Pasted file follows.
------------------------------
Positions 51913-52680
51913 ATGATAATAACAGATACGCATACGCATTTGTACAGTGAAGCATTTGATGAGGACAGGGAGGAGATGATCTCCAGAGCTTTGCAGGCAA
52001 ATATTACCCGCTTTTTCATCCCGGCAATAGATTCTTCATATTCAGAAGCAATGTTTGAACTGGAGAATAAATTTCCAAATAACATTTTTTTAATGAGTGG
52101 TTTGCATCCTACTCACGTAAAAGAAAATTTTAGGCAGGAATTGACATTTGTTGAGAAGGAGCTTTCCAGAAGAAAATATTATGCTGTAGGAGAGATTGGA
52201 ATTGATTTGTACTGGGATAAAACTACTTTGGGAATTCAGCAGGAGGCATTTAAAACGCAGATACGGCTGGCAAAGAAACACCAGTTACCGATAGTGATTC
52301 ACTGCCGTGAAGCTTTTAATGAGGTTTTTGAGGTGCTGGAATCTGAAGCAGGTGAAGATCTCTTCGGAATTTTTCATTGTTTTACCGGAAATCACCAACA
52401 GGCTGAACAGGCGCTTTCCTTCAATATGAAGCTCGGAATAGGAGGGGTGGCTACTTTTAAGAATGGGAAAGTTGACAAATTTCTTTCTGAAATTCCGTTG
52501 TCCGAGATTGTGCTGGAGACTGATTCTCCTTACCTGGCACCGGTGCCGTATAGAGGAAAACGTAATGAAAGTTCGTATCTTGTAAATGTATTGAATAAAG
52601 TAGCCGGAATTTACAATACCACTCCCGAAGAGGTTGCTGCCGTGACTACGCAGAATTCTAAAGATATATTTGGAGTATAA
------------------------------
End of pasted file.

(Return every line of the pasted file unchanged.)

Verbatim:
Positions 51913-52680
51913 ATGATAATAACAGATACGCATACGCATTTGTACAGTGAAGCATTTGATGAGGACAGGGAGGAGATGATCTCCAGAGCTTTGCAGGCAA
52001 ATATTACCCGCTTTTTCATCCCGGCAATAGATTCTTCATATTCAGAAGCAATGTTTGAACTGGAGAATAAATTTCCAAATAACATTTTTTTAATGAGTGG
52101 TTTGCATCCTACTCACGTAAAAGAAAATTTTAGGCAGGAATTGACATTTGTTGAGAAGGAGCTTTCCAGAAGAAAATATTATGCTGTAGGAGAGATTGGA
52201 ATTGATTTGTACTGGGATAAAACTACTTTGGGAATTCAGCAGGAGGCATTTAAAACGCAGATACGGCTGGCAAAGAAACACCAGTTACCGATAGTGATTC
52301 ACTGCCGTGAAGCTTTTAATGAGGTTTTTGAGGTGCTGGAATCTGAAGCAGGTGAAGATCTCTTCGGAATTTTTCATTGTTTTACCGGAAATCACCAACA
52401 GGCTGAACAGGCGCTTTCCTTCAATATGAAGCTCGGAATAGGAGGGGTGGCTACTTTTAAGAATGGGAAAGTTGACAAATTTCTTTCTGAAATTCCGTTG
52501 TCCGAGATTGTGCTGGAGACTGATTCTCCTTACCTGGCACCGGTGCCGTATAGAGGAAAACGTAATGAAAGTTCGTATCTTGTAAATGTATTGAATAAAG
52601 TAGCCGGAATTTACAATACCACTCCCGAAGAGGTTGCTGCCGTGACTACGCAGAATTCTAAAGATATATTTGGAGTATAA